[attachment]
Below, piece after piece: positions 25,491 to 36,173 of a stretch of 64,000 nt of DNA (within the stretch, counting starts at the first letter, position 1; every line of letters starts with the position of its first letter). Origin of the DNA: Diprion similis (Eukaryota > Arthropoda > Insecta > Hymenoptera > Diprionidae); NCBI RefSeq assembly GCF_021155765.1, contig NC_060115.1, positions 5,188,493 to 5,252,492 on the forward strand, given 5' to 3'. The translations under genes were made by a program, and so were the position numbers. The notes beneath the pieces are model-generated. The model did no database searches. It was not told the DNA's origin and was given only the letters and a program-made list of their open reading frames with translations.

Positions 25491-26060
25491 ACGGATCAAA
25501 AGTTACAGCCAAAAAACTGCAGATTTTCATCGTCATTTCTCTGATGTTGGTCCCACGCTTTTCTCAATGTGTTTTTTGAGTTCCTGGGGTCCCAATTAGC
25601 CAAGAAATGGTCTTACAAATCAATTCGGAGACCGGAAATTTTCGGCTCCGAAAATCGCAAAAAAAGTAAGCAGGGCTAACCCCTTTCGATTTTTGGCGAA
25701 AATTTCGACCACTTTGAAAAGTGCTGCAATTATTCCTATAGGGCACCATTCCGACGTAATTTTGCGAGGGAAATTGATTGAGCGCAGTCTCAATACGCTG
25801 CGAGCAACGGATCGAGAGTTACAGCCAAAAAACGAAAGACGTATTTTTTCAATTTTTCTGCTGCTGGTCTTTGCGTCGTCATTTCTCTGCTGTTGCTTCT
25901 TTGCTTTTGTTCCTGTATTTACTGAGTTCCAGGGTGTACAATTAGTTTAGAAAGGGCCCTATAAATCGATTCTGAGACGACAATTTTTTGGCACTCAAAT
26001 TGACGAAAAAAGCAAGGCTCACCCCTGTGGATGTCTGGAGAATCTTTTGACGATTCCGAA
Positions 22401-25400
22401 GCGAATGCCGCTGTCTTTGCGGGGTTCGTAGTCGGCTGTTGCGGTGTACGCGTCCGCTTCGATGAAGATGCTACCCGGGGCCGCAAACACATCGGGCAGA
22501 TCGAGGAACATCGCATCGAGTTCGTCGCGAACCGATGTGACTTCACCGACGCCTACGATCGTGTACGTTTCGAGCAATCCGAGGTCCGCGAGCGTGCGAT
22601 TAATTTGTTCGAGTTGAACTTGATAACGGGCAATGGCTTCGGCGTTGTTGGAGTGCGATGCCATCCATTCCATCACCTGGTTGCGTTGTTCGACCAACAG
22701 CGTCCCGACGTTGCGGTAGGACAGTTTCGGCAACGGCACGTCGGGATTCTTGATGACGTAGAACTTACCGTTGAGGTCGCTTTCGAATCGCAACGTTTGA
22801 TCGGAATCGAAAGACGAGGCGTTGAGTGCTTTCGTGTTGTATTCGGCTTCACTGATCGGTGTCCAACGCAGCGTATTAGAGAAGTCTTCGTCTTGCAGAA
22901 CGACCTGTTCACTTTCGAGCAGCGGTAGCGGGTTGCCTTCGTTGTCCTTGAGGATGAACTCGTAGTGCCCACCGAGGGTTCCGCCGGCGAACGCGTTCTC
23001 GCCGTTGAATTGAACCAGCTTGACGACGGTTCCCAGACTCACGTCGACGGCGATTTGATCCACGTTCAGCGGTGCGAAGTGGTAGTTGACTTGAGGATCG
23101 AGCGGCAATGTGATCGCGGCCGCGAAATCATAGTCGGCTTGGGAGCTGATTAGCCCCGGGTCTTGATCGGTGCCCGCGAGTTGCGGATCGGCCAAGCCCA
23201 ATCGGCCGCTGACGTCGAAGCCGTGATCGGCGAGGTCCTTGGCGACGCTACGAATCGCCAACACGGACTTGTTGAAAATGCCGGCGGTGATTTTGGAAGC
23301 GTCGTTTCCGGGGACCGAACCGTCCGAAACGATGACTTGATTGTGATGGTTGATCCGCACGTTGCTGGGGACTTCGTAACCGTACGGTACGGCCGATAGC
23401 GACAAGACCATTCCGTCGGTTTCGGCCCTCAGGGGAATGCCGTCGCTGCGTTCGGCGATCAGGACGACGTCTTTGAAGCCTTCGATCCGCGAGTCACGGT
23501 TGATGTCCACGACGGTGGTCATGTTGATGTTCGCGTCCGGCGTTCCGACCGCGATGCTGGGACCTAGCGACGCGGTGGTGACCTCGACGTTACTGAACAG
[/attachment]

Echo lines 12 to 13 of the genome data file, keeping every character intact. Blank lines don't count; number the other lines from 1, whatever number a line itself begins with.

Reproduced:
22501 TCGAGGAACATCGCATCGAGTTCGTCGCGAACCGATGTGACTTCACCGACGCCTACGATCGTGTACGTTTCGAGCAATCCGAGGTCCGCGAGCGTGCGAT
22601 TAATTTGTTCGAGTTGAACTTGATAACGGGCAATGGCTTCGGCGTTGTTGGAGTGCGATGCCATCCATTCCATCACCTGGTTGCGTTGTTCGACCAACAG